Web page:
Non-asphaltic substrates include a variety of building materials such as vinyl flooring, vinyl floor tiles, vinyl siding, etc. The present invention is particularly applicable to rigid and/or flexible plastic substrates manufactured from conventional thermoplastic materials such as polyolefin (e.g. polyethylene), polycarbonate, polyvinyl chloride (PVC), polyvinyl fluoride, acrylic resins, acrylonitrile, butadiene, styrene, copolymers of acrylonitrile, butadiene and styrene (ABS), etc. PVC is a preferred plastic for the non-asphaltic substrate of the invention.

In addition to the above-described plastics, the non-asphaltic substrate may comprise glass fibers, polyester fibers, cellulosic fibers, asbestos, steel fibers, alumina fibers, ceramic fibers, nylon fibers, graphite fibers, wool fibers, boron fibers, carbon fibers, jute fibers, polyolefin fibers, polystyrene fibers, acrylic fibers, phenolformaldehyde resin fibers, aromatic and aliphatic polyamide fibers, polyacrylamide fibers, polyacrylimide fibers or mixtures thereof which may include bicomponent fibers.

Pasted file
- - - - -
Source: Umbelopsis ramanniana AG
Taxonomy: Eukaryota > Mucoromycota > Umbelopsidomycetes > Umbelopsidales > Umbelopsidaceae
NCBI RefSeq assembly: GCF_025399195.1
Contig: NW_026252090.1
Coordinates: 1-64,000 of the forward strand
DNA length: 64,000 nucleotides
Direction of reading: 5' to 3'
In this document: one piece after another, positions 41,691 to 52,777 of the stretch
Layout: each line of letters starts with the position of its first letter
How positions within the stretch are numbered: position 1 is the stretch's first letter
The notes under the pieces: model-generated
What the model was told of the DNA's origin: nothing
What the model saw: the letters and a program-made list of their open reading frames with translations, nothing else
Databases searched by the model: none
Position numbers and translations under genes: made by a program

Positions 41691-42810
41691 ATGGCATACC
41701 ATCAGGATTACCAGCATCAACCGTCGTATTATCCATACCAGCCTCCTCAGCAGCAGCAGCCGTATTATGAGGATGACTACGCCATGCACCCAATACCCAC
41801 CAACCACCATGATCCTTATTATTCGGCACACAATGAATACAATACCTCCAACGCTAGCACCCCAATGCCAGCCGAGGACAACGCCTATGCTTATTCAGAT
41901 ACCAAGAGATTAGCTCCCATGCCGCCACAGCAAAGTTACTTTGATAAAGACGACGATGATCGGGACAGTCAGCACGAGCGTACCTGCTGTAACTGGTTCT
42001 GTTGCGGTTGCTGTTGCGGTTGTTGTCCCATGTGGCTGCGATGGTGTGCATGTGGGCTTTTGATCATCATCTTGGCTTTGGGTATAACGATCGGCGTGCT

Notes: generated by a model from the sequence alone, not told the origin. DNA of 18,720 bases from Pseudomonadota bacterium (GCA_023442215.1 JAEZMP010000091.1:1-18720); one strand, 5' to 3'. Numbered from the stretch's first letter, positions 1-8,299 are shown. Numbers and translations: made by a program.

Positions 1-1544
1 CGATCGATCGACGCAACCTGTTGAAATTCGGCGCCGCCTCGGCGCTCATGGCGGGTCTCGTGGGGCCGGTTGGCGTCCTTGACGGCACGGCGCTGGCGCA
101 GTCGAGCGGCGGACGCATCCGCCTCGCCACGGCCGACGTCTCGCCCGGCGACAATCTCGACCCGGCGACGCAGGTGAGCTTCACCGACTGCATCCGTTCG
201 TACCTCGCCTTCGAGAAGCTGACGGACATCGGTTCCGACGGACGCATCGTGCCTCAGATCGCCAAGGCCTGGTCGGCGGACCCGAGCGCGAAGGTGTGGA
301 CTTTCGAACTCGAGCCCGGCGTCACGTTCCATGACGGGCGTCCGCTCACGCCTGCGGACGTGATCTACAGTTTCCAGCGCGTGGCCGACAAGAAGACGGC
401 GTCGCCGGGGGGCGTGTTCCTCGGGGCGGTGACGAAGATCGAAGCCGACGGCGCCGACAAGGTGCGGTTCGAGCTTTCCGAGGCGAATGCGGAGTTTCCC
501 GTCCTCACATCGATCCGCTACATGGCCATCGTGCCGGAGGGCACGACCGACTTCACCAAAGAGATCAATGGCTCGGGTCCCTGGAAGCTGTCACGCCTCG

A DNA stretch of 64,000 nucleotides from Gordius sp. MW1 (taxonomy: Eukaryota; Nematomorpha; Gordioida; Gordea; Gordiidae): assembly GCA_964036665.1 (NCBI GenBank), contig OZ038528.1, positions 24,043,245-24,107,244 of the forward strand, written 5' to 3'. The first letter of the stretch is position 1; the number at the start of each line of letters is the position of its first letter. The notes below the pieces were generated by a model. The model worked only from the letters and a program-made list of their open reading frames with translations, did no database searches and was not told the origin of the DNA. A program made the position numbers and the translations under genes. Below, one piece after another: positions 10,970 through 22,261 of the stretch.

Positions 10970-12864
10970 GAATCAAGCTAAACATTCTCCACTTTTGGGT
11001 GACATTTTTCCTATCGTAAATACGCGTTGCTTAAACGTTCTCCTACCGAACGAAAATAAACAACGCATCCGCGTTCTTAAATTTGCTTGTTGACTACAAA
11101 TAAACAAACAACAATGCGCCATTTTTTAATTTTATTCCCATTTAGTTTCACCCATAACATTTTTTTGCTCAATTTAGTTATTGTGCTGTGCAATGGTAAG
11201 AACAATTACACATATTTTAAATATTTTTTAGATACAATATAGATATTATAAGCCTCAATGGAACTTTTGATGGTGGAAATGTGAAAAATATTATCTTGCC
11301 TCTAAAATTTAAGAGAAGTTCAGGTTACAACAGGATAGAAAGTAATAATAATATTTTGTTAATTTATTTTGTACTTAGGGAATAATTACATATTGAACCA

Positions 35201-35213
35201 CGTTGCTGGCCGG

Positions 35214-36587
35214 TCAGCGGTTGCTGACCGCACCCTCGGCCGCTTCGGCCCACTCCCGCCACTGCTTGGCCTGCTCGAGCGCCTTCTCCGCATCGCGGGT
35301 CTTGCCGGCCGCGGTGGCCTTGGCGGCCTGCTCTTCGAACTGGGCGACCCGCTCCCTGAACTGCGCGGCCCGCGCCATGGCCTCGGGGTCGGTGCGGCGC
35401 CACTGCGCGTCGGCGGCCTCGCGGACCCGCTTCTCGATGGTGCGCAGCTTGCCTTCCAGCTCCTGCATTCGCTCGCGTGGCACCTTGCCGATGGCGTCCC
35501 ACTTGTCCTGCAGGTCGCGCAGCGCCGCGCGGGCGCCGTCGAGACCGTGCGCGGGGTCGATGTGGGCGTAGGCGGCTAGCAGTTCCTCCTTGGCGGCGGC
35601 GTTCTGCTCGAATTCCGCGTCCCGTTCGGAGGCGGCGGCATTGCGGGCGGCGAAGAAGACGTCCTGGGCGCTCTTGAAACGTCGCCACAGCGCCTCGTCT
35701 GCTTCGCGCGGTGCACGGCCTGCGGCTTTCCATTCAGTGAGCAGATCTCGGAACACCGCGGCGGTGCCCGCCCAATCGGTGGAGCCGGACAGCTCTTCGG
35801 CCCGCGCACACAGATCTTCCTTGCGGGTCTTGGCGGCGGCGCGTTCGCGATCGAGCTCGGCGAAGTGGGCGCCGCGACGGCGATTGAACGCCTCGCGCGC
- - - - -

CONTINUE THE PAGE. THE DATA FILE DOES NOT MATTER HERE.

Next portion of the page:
The material of the non-asphaltic material can contain a filler such as calcium carbonate, talc, silicates, wood flour or any other suitable filler as known within the skill of the art.

Flexible materials used as non-asphaltic substrates in building products of the present invention may be further supported by asbestos sheet, woven or non-woven fibrous web, other plastisol layers, plastisol on felt backing, etc. It should be understood that where appropriate, a non-asphaltic substrate of the invention may include a layer having printing or other decorative effects superimposed thereon.